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Introducing The Mass Spec Quiz

Could you tell me a little about your background? 

So I’ve moved between academia and industry a bit throughout my career. After having my second child, I moved from academia and joined Thermo, where I had the chance to get more involved in developing hardware and software to improve analysis. It was exciting to be involved in launching a product, but it was also quite demanding. I eventually went to Northeastern University where I could do more of the “real science” rather than simply running standards a lot of the time. Again, though this was really interesting work, academia can be pretty difficult if you’re not a professor and bringing in your own grants. 

In the end, I joined Waters as part of their research team. Currently, we’re designing and developing hardware for LC-MS analysis for all different applications. It’s a lot of fun.

Test your knowledge! For the image on the left, your choices are: Inner parts to a vacuum gauge, Jonny’s alive!, Predecessor model to Tosie from the Jetsons, linear ion trap. On the right, choose between: Bracelet maker, RF generator, Heat sink, Thermocouple (answers below). 

What inspired you to start posting an MS “quiz” on Twitter? 

I think this is the case for most people in the MS space, but throughout my career working with MS instrumentation, I rarely got the chance to actually see inside the instruments. Whenever I did have that opportunity – say when it was broken or being cleaned or something – I would whip out my phone and take a picture. It’s just so interesting to see the inner workings! 

I eventually had the idea to start posting some of the pictures on Twitter (you can find me @sabbatiello0310) and seeing if people knew what the parts were when taken out of context. Some are pretty easy, some are a little trickier to identify. It’s nice to have the chance to share the experience of “peering inside the machine” with those who have never had that chance. It’s been really fun to see everyone’s responses! And to see who is paying attention to the little details…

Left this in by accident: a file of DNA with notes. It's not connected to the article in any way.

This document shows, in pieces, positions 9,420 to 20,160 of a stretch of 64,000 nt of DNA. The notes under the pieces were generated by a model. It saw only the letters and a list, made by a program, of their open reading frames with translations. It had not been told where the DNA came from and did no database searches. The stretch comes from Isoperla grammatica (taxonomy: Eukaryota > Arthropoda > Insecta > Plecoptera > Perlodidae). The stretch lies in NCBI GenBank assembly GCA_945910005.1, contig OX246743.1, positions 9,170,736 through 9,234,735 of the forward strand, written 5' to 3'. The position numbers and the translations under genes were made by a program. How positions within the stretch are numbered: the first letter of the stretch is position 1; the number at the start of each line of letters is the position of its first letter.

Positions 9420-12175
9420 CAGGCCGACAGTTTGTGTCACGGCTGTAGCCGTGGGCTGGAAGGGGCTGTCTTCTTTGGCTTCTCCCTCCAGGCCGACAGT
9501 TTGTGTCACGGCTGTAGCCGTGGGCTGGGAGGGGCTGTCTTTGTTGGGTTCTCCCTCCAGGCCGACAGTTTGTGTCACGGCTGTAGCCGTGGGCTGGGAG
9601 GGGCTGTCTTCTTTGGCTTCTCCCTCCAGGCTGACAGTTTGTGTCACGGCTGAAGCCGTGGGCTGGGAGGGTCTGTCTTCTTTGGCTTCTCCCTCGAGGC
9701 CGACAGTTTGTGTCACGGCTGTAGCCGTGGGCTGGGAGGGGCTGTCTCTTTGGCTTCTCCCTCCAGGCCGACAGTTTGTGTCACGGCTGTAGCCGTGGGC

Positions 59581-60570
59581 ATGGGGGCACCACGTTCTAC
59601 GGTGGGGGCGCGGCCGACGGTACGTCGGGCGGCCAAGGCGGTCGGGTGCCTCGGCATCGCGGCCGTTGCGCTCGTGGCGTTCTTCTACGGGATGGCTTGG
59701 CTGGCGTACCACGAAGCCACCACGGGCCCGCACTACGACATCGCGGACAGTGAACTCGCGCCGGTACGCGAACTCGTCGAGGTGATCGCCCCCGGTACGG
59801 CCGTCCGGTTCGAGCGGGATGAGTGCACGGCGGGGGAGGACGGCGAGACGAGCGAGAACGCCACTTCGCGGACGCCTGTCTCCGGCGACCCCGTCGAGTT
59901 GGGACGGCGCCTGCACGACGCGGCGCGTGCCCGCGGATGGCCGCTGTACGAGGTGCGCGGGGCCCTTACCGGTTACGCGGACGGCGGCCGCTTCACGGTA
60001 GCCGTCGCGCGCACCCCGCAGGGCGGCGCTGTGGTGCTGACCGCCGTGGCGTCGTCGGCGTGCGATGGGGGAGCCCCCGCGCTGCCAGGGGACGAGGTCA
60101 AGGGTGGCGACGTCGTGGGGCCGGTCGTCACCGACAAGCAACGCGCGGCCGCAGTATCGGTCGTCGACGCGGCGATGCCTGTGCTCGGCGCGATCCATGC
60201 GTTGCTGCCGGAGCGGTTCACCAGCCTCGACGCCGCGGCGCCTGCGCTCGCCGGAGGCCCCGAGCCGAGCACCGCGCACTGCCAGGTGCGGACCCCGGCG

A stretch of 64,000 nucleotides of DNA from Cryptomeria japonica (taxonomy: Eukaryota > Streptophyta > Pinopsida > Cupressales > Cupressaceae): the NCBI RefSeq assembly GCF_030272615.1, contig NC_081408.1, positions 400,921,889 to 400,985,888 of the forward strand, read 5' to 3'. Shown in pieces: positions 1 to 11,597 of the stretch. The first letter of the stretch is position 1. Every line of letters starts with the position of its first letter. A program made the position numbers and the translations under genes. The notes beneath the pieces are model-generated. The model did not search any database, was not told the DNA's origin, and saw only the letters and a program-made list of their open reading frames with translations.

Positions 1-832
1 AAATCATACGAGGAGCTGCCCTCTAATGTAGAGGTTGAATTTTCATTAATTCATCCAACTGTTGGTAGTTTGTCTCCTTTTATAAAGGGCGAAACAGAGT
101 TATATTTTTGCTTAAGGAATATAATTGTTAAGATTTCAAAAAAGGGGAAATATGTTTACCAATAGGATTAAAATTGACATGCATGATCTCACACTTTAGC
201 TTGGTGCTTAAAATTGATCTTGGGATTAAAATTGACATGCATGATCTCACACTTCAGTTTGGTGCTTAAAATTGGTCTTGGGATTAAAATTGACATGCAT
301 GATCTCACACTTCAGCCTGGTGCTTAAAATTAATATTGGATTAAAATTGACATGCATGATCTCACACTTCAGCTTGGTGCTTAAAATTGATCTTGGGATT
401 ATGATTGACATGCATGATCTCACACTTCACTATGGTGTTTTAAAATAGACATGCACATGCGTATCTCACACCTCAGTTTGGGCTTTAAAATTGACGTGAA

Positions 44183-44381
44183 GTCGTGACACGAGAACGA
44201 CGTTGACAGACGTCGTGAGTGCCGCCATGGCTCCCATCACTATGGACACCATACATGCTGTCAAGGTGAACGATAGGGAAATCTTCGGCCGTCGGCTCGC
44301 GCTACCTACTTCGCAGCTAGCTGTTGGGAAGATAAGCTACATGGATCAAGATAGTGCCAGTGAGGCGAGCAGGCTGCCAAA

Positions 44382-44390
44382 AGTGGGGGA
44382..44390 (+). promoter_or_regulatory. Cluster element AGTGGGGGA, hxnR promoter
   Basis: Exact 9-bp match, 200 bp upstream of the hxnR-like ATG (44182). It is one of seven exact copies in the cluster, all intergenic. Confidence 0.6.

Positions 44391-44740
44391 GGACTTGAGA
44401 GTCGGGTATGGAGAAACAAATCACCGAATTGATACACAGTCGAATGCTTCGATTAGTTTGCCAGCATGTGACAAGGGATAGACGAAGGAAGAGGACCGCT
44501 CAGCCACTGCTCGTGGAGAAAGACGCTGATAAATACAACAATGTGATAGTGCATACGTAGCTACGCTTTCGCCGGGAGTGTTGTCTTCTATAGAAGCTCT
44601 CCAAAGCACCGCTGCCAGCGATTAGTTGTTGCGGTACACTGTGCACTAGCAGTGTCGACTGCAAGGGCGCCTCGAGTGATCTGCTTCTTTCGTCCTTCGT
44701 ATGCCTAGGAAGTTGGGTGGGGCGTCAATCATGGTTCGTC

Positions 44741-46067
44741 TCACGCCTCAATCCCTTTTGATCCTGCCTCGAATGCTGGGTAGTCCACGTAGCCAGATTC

What are you most excited about in the MS space? 

I’d probably have to say charge detection MS (CDMS). This is something I actually work on at Waters, and the technology we are operating with was developed by Martin Jarrold at Megadalton Solutions. I’ve been working with MS since the 1990s, and by now we know what it can and can’t do. Essentially, as long as you get something into the gas phase, there’s a good chance you’ll be able to measure it – that is, unless it’s too big. And this is the gap that CDMS fills. Now, we are able to ionize protein complexes, particles, even whole viruses… so I’d really like to see how this technology develops in the future.

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Answers: left image: RF generator; right image: linear ion trap

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